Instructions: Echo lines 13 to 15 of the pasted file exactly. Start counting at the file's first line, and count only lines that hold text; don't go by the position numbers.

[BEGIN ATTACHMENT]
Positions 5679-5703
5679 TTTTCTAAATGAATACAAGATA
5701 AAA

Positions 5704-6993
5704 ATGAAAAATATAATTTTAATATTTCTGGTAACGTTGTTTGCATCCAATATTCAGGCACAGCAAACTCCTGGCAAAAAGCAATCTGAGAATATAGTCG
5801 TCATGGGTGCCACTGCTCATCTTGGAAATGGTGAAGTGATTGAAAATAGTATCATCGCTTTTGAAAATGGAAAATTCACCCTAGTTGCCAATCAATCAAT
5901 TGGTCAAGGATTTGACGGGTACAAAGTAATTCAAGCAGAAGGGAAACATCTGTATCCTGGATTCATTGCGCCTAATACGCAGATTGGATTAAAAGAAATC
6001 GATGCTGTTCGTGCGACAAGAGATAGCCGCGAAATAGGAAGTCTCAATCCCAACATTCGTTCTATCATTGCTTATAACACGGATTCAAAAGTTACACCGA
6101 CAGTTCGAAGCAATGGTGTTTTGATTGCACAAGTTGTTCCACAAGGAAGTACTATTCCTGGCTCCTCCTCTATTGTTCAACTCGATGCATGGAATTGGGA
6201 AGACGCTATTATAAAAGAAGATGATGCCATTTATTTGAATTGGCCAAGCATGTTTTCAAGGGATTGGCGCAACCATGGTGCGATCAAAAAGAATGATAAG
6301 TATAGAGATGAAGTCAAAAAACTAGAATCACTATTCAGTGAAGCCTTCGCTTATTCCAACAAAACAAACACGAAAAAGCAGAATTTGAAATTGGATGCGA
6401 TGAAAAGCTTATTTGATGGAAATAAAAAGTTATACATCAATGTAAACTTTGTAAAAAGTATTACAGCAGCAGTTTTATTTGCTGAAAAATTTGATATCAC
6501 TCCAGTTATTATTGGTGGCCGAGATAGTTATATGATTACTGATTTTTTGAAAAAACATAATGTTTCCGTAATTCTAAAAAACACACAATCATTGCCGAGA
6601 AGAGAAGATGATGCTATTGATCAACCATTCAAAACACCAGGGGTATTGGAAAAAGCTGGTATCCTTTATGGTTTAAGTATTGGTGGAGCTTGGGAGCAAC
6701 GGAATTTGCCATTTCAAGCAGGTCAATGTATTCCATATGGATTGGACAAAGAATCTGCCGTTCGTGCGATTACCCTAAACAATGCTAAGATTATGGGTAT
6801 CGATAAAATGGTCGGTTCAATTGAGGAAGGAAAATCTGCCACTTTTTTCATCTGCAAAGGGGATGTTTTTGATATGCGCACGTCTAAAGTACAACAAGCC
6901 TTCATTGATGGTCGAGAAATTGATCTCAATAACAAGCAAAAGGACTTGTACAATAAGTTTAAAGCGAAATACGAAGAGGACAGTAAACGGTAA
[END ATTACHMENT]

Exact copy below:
6501 TCCAGTTATTATTGGTGGCCGAGATAGTTATATGATTACTGATTTTTTGAAAAAACATAATGTTTCCGTAATTCTAAAAAACACACAATCATTGCCGAGA
6601 AGAGAAGATGATGCTATTGATCAACCATTCAAAACACCAGGGGTATTGGAAAAAGCTGGTATCCTTTATGGTTTAAGTATTGGTGGAGCTTGGGAGCAAC
6701 GGAATTTGCCATTTCAAGCAGGTCAATGTATTCCATATGGATTGGACAAAGAATCTGCCGTTCGTGCGATTACCCTAAACAATGCTAAGATTATGGGTAT